Pro golfer calls Springfield 'armpit of America' while telling tale of playing hungover

·2 min read

During an interview on the popular "Pardon My Take" podcast this week, professional golfer Joel Dahmen recounted a time in "2015 or 2016" when he was playing on the Korn Ferry Tour, which is a rank below the PGA.

Dahmen is now in the PGA and is the 89th ranked golfer in the world.

During the interview, the podcasters asked Dahmen to talk about a few stories they'd heard from fellow golfer Max Homa, the current No. 8 player in the world. One question was about a time Dahmen played hungover."We were in Springfield, Missouri," Dahmen said. "That is maybe the armpit of America. That is a tough area there."

He added that it was a great tournament with "nice hosts."

A Korn Ferry tournament in Springfield in July would be the Price Cutter Charity Championship, which is hosted by the Missouri Sports Hall of Fame.

"It's like a hundred million degrees, it's hot and humid, it's the middle of July," he said. "I thought I missed the cut so we had some beverages. Turns out I made the cut so I was one of the first out Saturday morning. I was not feeling well that morning."

However, he said he ended up making 10 birdies and shooting 9 under par that day to finish in fifth place by the end of the day.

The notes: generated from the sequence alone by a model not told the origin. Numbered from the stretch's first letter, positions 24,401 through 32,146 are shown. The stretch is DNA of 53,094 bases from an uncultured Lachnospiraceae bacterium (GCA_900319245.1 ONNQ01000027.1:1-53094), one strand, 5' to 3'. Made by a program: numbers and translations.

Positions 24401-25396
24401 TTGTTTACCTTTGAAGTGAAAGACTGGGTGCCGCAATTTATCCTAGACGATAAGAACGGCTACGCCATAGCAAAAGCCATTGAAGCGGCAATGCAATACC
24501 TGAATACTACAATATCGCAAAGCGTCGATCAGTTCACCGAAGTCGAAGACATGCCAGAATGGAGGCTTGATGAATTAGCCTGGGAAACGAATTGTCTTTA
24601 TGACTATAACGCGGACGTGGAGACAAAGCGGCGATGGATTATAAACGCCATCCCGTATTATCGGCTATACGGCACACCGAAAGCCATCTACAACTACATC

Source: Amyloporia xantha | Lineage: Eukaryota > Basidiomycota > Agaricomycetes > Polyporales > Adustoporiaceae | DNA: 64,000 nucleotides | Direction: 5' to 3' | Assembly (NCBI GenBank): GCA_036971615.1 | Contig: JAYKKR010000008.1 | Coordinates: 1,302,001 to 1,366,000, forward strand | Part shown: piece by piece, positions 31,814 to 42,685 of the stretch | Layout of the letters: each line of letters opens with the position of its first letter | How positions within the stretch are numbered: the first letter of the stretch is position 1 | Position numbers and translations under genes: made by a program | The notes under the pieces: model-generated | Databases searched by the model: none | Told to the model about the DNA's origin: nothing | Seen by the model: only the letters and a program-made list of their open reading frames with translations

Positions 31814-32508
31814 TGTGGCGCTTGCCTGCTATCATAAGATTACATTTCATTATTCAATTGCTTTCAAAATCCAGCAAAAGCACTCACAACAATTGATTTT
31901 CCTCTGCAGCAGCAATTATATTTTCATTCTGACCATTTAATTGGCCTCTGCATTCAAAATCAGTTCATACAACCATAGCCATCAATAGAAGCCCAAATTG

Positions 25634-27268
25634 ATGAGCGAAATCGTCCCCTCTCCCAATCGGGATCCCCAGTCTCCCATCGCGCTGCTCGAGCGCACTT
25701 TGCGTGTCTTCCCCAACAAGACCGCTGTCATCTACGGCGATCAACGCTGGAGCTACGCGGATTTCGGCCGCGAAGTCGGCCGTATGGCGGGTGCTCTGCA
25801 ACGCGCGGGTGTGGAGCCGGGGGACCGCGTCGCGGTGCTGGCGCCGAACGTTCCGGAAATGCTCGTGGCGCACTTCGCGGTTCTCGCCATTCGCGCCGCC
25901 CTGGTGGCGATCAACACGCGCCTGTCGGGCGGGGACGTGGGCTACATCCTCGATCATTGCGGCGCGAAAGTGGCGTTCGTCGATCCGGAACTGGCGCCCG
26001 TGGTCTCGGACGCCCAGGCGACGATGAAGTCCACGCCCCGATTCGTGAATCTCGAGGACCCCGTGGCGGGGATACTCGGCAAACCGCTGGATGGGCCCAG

Dahmen said he doesn't find himself in those situations these days, but a few times in his younger days he said he could "handle a hangover better than I can now."

Most of the questioning during the interview is led by Dan Katz, popularly known as "Big Cat" on the Pardon My Take podcast, a Barstool Sports product that also features Eric Sollenberger, better known as "PFT Commenter."

During the conversation, they talked about Dahmen's image as more of a "regular guy," as opposed to super stars who may take themselves very seriously. Katz said Dahmen should hold the title of professional golfer who people would most like to golf with.

They included discussion about Dahmen's time on the Netflix documentary "Full Swing" which focuses on professional golfers behind the scene.

The Price Cutter Charity Championship began in 1990, and according to its website "entering 2021, the tournament had raised nearly $18.4 million for local children’s charities in its history."

This article originally appeared on Springfield News-Leader: Top 100 pro golfer tells odd story of playing at Price Cutter event